“Yup. It used to be like he was alright for a while, in between – but it happened when I was younger, too.” Tau pauses, and then tells me, “When I was a little kid, my dad tried to hang himself in my room. I came in, and he was in my closet, and I saw him just hanging there –” Tau’s hands describe it, calmly and vividly outlining the shape.

“And… what did you do, Tau?” I ask him, very gently.

“I called to my mum, and she ran in – and we pulled him down.”

 

“Tau,” I say, imagining the scene, and the fear. “How old were you, when that happened?”

“I was 9,” he tells me.

“That must have been terrible for you,” I say, and he nods. “It’s hard on my mum, too,” he adds, and I know he means now, as well as then.

“Course it is,” I murmur.

“Cos my mum’s like… she’s the only one who can calm my dad down. But then she gets stressed out, and she does stupid stuff and makes it worse.”

I nod.

“Getting drunk, getting all mouthy… fucking my dad off.”

“I guess,” I say. “You know, getting drunk is like her way of coping, huh.”

“Yup, getting drunk is her way of coping,” agrees Tau.

“And I guess it’s understandable… just like getting stoned is your way of coping.”

 

Tau chuckles, saying, “I got drunk on Wednesday though, Miss.”

“Did you? Where was that?”

“After course, well, after lunch – with the boys. We gapped it, and went to the park and got drunk.”

“Which boys – the boys from course?”

“Yup. we took the cars, went to the liquor store, went to the park and sat there drinking.”

“Did you drive?”

There is a little silence, which means yes.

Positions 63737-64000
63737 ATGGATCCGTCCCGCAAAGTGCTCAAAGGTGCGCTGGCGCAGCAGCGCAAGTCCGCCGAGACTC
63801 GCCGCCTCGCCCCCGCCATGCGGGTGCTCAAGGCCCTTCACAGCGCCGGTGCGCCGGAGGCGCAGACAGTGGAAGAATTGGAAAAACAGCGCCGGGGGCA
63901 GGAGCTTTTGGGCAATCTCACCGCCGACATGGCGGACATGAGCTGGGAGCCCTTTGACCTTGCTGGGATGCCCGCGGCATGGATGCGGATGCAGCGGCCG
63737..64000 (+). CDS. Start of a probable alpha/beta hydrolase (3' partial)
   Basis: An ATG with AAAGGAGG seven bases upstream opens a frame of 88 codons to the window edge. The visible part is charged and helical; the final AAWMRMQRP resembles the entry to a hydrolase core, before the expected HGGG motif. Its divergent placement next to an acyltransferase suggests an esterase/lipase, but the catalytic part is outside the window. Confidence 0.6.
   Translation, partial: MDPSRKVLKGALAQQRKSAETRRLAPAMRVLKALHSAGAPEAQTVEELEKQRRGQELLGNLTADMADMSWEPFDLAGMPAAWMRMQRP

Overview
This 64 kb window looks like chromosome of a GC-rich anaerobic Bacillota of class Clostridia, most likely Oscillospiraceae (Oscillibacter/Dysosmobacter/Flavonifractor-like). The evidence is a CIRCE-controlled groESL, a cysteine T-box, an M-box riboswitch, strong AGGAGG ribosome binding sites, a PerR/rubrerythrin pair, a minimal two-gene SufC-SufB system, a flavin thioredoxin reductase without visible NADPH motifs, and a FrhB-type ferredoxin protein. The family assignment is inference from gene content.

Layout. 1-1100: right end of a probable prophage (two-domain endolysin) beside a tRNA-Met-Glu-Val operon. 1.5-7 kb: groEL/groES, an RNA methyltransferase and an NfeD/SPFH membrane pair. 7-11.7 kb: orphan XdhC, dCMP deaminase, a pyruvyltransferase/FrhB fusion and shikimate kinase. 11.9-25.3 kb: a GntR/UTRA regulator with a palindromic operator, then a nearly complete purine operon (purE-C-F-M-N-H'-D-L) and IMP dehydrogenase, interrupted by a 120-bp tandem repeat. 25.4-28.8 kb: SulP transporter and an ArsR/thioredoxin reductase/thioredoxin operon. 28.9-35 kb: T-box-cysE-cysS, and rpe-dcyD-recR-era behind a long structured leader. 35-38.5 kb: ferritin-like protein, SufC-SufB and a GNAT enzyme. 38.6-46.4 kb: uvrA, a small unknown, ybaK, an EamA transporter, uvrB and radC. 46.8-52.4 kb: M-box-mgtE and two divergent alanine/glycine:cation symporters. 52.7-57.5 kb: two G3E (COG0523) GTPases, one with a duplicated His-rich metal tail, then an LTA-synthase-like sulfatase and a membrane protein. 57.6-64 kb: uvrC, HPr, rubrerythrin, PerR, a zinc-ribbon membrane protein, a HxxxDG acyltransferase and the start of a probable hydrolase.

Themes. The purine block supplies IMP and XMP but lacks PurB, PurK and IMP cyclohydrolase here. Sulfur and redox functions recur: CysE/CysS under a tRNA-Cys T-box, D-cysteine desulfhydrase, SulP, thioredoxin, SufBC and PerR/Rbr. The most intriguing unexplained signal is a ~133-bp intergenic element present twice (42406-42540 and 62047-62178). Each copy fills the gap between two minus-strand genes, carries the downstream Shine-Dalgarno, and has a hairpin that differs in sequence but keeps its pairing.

By now, we’ve arrived at the TI, and are just sitting there in the carpark, in the sun. It’s quiet, and Tau’s elbow rests softly on mine. I said, “Aye Tau, you shouldn’t be driving.”

“I know, Miss.”

“And what will happen… if the cops pull you over again?”

Tau shrugs. He just says, looking down, “I don’t care if the cops pull me over.”

“Yes you do care,” I tell him, tenderly and with conviction. “You do care if the cops pull you over.”

“Nah…”

“Yes you bloody do, you idiot!” I say, just to make him laugh, because he knows both that I mean it; and that I understand.

 

And so we just go into McDonald’s and sit down, and I go get us a feed. When I come back with it, he just says, “Shot Miss,” and eats everything up, and pads off to refill his drink several times – and I realize that Tau is real hungry and thirsty, today. It kind of breaks my heart to think of it. Tau just waiting – down in the shed – for Scott to come off the fries. Because he’s as damn patient as he can be, when he has to be. I look at him just sitting there close, weary and unshaven, and at least fed now. It doesn’t matter – Tau always looks beautiful to me. That’s the honest truth. I always look at him and see his strong, brave, and exceptional character, and it’s always like that. Always.

 

The other thing is we start filling out the Independent Circumstances forms. I need to talk to the Youth Law people, before we do the part about addresses and stuff. But we do all the parts we can do, right now. Tau has to write a statement about why he needs to live apart from his parental home, and it’s difficult to put into words, of course. Just objectifying it like that seems to make it stand out; make it loom in front of us.

“Can you write it?” pleads Tau.

“No Tau, it has to come from you. There’s a whole page that I have to write, as well – but this part has to be what you think.”

“Can you help me, though?”

“Course I can,” I tell him. And together we discuss it, until Tau comes up with a statement which he writes down. “Fuck, that’s the most writing I’ve done for ages,” he says, when it’s finished.

“Well, I guess it’s good practice then!” I say, and he grins.

We’re not sure how to answer the part which asks him to: ‘Describe how you have been supporting yourself.’

‘By selling… illegal… drugs…”  I pretend to write, and we both fall about laughing.

“I think you should just leave that section for now. I’ll ask Youth Law, cos there’s no point in being honest now, is there,” I say. We sit there and joke about it – which sometimes is all you can do.

Tau fills up his drink again, and clears our table, and gives me a hug before going to his tutoring appointment. And I go back to school.